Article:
One of the major goals of surgery to address FAI is to alter the natural history of arthritis and prevent the need for THA. In our model, a delay in the progression of arthritis of greater than 5 years resulted in a highly favorable cost-effectiveness ratio, whereas a delay greater than 16 years resulted in cost savings. Whether hip arthroscopy has an effect on the progression of arthritis remains an unanswered question. In our review of the literature, several studies with less than 2 years followup showed rates of conversion to THA of 0% to 3%. A study by Philippon, in contrast, showed a rate of conversion to THA of 9% at 28 months [26]. Although not a valid statistical comparison, this is actually in excess of the rate of THA among a group of nonoperatively treated patients with FAI observed by Bardakos and Villar for 10 years [4]. Studies with a nonoperatively treated control group followed for a longer period of time are needed to address this question directly.

The use of arthroscopy in patients with radiographic evidence of arthritis preoperatively is controversial. Our results supported the idea that joint-preserving surgery among these patients is less effective than in patients with a lower likelihood of disease progression. If a period of symptomatic relief with improved quality of life can be achieved, our model suggests arthroscopic intervention in these patients may have moderate-to-low cost-effectiveness with an ICER between $50,000 and $100,000 per QALY. The majority of outcomes studies to date have excluded patients with Tönnis Grade 2 or 3 arthritis, making an accurate estimation of the outcomes among these patients difficult. However, our estimate of an improvement in utility of 0.09 maintained for 3 years may be optimistic at best.

In addition to longer-term studies with a control group, it is important that future studies administer outcome instruments that allow calculation of quality of life in addition to hip function. Preference-weighted survey instruments that allow calculation of utility such as the EQ-5D, SF-6D, or Health Utilities Index can be administered quickly and would allow more accurate estimation of the magnitude of benefit for use in decision analysis. To our knowledge, none of these instruments has been administered to patients with FAI before or after surgical intervention.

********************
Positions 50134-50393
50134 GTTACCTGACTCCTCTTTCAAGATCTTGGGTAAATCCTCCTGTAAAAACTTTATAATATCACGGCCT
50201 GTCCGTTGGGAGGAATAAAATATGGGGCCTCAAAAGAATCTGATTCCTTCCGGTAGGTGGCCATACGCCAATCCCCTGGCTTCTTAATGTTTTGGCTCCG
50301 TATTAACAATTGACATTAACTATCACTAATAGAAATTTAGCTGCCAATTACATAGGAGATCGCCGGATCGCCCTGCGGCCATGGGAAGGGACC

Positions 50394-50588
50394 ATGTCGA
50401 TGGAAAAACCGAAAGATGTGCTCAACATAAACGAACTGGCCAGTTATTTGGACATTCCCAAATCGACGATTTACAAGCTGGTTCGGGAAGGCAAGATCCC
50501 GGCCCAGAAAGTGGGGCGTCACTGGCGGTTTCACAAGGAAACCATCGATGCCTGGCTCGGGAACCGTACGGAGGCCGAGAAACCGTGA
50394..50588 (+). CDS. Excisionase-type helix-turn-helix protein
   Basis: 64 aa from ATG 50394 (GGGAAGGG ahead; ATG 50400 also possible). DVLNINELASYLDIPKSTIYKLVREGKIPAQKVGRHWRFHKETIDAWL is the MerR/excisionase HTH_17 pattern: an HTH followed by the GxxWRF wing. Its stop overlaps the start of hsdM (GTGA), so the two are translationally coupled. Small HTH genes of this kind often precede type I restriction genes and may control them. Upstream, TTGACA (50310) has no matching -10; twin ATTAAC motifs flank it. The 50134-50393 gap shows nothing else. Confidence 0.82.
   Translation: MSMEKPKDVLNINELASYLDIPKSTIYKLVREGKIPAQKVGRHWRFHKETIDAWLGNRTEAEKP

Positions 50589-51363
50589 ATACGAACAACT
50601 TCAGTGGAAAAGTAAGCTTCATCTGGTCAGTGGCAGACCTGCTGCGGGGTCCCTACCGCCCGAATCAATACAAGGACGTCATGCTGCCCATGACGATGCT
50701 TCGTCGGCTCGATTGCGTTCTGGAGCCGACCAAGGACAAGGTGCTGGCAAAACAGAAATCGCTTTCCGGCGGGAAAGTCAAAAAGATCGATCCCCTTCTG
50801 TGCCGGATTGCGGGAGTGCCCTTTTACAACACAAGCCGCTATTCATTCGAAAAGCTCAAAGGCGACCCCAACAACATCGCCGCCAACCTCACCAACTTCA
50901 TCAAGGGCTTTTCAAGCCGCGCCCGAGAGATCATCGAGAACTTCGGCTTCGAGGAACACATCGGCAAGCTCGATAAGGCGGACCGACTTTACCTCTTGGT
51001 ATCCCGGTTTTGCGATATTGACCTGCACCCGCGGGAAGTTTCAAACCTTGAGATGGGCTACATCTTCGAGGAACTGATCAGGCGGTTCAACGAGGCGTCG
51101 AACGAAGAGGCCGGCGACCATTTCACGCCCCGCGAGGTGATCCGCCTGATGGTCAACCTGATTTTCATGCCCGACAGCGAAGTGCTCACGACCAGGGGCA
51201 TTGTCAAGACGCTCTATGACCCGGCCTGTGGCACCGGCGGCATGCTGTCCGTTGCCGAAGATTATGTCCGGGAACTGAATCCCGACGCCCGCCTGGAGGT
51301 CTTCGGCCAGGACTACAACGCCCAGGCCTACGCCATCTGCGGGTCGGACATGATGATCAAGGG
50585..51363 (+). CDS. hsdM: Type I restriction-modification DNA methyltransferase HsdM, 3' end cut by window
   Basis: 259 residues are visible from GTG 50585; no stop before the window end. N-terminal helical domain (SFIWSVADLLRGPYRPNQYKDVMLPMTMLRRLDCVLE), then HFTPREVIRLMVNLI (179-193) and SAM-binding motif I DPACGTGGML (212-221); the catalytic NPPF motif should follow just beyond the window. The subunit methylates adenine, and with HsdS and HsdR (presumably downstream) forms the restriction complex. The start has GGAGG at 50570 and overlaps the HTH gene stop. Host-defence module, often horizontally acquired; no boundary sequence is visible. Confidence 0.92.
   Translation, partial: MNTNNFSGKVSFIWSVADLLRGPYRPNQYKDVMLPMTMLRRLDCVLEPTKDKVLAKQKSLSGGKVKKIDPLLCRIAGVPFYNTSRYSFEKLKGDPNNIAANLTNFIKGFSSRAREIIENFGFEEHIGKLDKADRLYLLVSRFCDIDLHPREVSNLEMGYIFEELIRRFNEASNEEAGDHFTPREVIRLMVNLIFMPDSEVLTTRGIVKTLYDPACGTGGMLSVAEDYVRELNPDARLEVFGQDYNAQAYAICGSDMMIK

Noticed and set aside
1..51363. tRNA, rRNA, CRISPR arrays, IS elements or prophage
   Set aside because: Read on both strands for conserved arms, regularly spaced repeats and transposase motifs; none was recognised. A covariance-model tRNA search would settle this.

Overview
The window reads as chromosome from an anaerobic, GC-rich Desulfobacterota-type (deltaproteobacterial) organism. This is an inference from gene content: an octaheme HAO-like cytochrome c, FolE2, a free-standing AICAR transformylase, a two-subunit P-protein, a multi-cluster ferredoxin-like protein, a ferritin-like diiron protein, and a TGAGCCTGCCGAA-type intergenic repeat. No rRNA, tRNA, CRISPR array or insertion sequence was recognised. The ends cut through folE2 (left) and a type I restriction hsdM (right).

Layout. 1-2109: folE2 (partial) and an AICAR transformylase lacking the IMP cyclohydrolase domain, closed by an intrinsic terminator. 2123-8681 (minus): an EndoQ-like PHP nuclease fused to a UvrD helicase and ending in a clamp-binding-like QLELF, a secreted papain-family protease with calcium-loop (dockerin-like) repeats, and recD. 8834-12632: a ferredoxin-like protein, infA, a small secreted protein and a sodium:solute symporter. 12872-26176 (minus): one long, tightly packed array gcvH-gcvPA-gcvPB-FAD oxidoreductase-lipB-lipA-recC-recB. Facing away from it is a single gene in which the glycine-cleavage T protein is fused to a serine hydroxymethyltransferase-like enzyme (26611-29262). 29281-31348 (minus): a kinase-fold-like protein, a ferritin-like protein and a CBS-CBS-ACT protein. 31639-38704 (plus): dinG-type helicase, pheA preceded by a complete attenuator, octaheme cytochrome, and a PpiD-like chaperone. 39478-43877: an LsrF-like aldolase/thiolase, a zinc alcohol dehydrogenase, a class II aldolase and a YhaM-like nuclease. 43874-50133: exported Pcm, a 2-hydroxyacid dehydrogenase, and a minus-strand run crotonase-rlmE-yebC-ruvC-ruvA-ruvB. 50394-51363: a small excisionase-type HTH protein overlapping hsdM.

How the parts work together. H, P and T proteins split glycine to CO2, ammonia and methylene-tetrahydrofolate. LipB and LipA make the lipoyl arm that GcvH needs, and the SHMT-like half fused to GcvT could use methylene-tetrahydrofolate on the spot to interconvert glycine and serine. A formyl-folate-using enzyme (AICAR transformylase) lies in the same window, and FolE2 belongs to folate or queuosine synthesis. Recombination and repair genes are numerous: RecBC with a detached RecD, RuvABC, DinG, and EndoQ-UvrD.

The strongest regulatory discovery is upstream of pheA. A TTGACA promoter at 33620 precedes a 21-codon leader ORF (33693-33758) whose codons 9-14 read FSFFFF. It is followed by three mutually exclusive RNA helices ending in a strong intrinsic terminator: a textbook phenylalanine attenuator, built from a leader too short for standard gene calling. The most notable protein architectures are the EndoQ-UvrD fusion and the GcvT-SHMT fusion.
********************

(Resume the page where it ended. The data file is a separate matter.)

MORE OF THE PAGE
In conclusion, we have used a model-based approach to estimate the ICER of hip arthroscopy to address symptomatic FAI. Our model, which is limited by the poor quality of available evidence, suggests that among patients without radiographic evidence of arthritis, hip arthroscopy may produce a favorable cost-effectiveness ratio relative to other health interventions that are considered cost-effective. Although it is a purely hypothetical scenario based on current literature, the model supports the idea that if hip arthroscopy can prevent or delay the development of arthritis, the procedure may be highly cost-effective or even cost-saving. In contrast, our model suggests patients with FAI in the setting of arthritis receive a relatively small incremental benefit compared with the cost of hip arthroscopy, which negatively impacts the estimated cost-effectiveness. Although our study does not allow us to confidently determine the cost-effectiveness of hip arthroscopy, our findings indicate future studies should collect cost data and assess quality of life using preference-weighted generic instruments for both operative and nonoperative care at long-term followup. In addition, cohort studies are needed to determine the natural history of FAI, in particular the rate of arthritis and subsequent total hip arthroplasty compared with unaffected individuals and the impact of hip arthroscopy on the progression of disease.


We thank Eula McKinney and Skye Ramos for their assistance in preparing the manuscript.